Feeds

Research reveals mislaid microprocessor megahertz

The more CPUs speed up, the more they slow down

SANS - Survey on application security programs

April Fool It's no wonder we need to upgrade our computers on a regular basis. Not only are chip companies regularly releasing ever-faster microprocessors, but new research has revealed that modern CPUs actually lose megahertz over time.

This startling conclusion follows a five-year research programme carried out by the Illyria University's Information Technology department.

"Five years ago, we activated a dozen new, freshly-purchased systems," said Computer Science Professor Asteio Artikolos. "Since then we have measured, on average, a 10-15 per cent reduction in the machines' clock speeds over that time. It's as if each machine's stock of megahertz were somehow leaking away.

"Each year, we have added new, faster machines. Not only have these seen a similar reduction over time in the number of processing cycles available each second, but the rate of decrease is greater than older, slower microprocessors."

So far Artikolos and his team have been unable to explain the phenomenon. One possibility is that the effect is related to the time dilation effect discovered by Einstein. Any moving body operates on a different temporal frame of reference than a static one, said Artikolis. As processors are clocked higher, so their transistors move more quickly, altering their apparent speed when measured by benchmarkers in a state frame of reference.

"It's certainly the case that many computer users notice a decrease in performance over time," Artikolos told Register Hardware. "A machine that seemed incredibly fast on the day of purchase seems torpid within three years. Traditionally, this was blamed on reduced free hard drive space and the increased memory requirements of software updates. Our research suggests a more fundamental problem, one that centres on the very way modern microprocessors operate."

Artikolos' findings pose an interesting question: where exactly are all these megahertz ending up? More research, he said, was needed.

Intel was unavailable for comment. AMD, however, claimed to be well aware of the problem and to be already designing processors capable of working beyond the limits of Einsteinian mathematics - with a negative temporal displacement facility built in.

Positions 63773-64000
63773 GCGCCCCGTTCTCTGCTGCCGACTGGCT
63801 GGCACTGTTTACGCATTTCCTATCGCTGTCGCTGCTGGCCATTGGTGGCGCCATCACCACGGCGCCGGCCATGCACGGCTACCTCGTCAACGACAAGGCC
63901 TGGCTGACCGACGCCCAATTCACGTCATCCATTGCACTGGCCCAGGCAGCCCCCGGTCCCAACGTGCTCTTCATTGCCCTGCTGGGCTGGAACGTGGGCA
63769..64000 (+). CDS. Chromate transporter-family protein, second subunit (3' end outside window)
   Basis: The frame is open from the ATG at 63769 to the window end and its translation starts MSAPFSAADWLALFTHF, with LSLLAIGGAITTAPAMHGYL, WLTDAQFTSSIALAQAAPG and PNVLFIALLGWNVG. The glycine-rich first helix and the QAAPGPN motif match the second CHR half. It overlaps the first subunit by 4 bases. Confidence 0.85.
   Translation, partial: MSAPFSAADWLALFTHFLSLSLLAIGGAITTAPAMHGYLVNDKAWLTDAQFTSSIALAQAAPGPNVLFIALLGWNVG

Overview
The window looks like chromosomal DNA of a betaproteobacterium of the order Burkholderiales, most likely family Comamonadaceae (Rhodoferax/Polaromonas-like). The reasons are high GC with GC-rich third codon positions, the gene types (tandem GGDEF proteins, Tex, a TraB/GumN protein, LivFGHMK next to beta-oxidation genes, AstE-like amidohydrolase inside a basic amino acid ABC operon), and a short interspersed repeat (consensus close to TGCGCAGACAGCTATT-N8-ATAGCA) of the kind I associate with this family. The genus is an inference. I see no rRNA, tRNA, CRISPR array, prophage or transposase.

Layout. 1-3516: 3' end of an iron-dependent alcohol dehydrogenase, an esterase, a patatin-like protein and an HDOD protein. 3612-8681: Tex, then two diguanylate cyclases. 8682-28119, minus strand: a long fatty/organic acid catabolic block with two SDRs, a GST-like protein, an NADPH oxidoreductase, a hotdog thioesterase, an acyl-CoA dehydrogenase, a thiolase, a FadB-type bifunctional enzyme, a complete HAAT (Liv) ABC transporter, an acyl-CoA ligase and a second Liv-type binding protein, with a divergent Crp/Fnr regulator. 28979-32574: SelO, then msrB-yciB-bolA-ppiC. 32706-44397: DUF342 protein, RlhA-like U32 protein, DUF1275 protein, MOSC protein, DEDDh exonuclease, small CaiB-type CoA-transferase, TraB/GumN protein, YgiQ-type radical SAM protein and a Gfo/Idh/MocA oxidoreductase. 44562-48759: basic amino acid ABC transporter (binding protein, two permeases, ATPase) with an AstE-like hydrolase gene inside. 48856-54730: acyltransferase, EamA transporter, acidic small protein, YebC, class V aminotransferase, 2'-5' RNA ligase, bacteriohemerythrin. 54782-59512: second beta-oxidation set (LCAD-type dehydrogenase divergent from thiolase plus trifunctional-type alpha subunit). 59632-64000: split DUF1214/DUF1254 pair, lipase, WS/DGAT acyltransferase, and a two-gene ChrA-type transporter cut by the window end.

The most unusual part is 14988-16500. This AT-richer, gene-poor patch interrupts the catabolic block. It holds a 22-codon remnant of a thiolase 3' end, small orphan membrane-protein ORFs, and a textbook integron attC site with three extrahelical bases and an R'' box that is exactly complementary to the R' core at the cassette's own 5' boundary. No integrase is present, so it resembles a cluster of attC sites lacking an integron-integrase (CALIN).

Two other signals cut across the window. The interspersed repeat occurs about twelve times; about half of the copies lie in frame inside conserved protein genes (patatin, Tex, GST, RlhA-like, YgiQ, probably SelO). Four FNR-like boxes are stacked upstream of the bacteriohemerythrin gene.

"It's why all our processors appear two years ahead of the other guys' stuff," a spokesman said.

SANS - Survey on application security programs

More from The Register

next story
Samsung Galaxy S5 fingerprint scanner hacked in just 4 DAYS
Sammy's newbie cooked slower than iPhone, also costs more to build
Leaked pics show EMBIGGENED iPhone 6 screen
Fat-fingered fanbois rejoice over Chinternet snaps
Oh no, Joe: WinPhone users already griping over 8.1 mega-update
Hang on. Which bit of Developer Preview don't you understand?
Microsoft lobs pre-release Windows Phone 8.1 at devs who dare
App makers can load it before anyone else, but if they do they're stuck with it
True optical zoom coming to HTC smartphone cameras
Time to ditch that heavy DSLR? Maybe in a year, year and a half
Rounded corners? Pah! Amazon's '3D phone has eye-tracking tech'
Now THAT'S what we call a proper new feature
Leaked photos may indicate slimmer next-generation iPad
Will iPad Air evolve into iPad Helium?
Feast your PUNY eyes on highest resolution phone display EVER
Too much pixel dust for your strained eyeballs to handle
Zucker punched: Google gobbles Facebook-wooed Titan Aerospace
Up, up and away in my beautiful balloon flying broadband-bot
prev story

Whitepapers

Securing web applications made simple and scalable
In this whitepaper learn how automated security testing can provide a simple and scalable way to protect your web applications.
3 Big data security analytics techniques
Applying these Big Data security analytics techniques can help you make your business safer by detecting attacks early, before significant damage is done.
The benefits of software based PBX
Why you should break free from your proprietary PBX and how to leverage your existing server hardware.
Top three mobile application threats
Learn about three of the top mobile application security threats facing businesses today and recommendations on how to mitigate the risk.
Combat fraud and increase customer satisfaction
Based on their experience using HP ArcSight Enterprise Security Manager for IT security operations, Finansbank moved to HP ArcSight ESM for fraud management.